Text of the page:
Energy Blue Print
Scenarios for a future energy supply

Moving from principles to action for energy supply that mitigates against climate change requires a long-term perspective. Energy infrastructure takes time to build up; new energy technologies take time to develop. Policy shifts often also need many years to take effect. In most world regions the transformation from fossil to renewable energies will require additional investment and higher supply costs over about twenty years

download the report New Zealand 2012

heating supply

5.5 heating supply

Renewables currently provide 41% of New Zealand’s energy demand for heat supply, the main contribution coming from the use of biomass. The lack of district heating networks is a severe structural barrier to the large scale utilisation of geothermal and solar thermal energy. In the Energy [R]evolution scenario, renewables provide 67% of New Zealands total heat demand in 2030 and 94% in 2050.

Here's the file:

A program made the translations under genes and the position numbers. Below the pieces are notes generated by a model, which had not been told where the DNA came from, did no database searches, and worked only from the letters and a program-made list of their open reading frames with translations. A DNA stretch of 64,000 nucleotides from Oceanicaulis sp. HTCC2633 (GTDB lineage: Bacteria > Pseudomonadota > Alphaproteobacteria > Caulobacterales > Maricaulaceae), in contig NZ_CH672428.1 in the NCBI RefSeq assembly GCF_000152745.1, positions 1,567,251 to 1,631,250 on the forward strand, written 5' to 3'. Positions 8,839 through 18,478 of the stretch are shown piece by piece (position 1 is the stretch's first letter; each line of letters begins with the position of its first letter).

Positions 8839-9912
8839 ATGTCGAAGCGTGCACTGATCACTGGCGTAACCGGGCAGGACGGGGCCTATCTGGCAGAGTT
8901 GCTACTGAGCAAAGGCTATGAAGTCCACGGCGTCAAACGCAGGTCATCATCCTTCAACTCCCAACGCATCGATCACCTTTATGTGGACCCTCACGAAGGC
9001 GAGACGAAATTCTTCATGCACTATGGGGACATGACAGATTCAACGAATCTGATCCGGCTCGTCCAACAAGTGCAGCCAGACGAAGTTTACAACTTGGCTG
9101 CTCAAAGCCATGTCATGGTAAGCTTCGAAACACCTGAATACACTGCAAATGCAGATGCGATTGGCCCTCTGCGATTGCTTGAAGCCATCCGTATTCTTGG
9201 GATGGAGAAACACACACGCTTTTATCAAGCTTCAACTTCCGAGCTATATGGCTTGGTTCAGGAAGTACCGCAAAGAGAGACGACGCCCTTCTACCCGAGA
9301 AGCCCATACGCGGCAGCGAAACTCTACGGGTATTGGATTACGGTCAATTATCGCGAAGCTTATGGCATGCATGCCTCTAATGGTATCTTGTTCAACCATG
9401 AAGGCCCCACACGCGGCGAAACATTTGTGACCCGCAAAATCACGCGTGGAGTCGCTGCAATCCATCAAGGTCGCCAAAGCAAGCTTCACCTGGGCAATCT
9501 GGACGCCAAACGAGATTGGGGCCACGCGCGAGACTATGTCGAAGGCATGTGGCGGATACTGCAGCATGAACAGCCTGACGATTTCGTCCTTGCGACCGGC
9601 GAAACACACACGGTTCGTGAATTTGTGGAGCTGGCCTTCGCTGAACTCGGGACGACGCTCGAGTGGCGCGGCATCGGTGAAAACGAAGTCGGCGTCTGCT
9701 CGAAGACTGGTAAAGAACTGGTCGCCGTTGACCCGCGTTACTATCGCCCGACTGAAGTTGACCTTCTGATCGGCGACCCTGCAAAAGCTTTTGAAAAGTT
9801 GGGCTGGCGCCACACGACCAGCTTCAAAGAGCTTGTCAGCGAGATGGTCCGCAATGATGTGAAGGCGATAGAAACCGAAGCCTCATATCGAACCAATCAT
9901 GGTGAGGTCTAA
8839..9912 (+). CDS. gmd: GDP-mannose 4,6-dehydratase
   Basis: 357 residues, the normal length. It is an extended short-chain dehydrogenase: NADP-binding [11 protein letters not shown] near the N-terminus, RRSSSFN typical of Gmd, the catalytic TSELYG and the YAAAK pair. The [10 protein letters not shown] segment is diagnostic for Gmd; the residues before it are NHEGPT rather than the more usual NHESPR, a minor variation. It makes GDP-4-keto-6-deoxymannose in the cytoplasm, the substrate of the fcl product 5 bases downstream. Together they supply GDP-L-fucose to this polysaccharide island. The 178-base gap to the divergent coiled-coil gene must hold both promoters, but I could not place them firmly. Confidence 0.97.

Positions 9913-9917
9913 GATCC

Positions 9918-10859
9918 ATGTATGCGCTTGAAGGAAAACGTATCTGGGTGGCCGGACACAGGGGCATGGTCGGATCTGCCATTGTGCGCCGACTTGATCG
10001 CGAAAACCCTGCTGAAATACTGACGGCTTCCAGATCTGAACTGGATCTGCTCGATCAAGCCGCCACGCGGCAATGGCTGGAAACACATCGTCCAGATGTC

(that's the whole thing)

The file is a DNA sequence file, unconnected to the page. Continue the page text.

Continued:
• For direct heating, solar collectors, biomass/biogas as well as geothermal energy are increasingly substituting for fossil fuel-fired systems.
  • The introduction of strict efficiency measures e.g. via strict building standards and ambitious support programs for renewable heating systems are needed to achieve economies of scale within the next five to ten years.

Table 5.2 shows the development of the different renewable technologies for heating in New Zealand over time. Up to 2020, biomass will remain the main contributor of the growing market share. After 2020, the continuing growth of solar collectors and a growing share of geothermal heat use will further reduce the dependence on fossil fuels. In addition, market share of efficient heat pumps will continuously grow and partly substitute direct electric heating.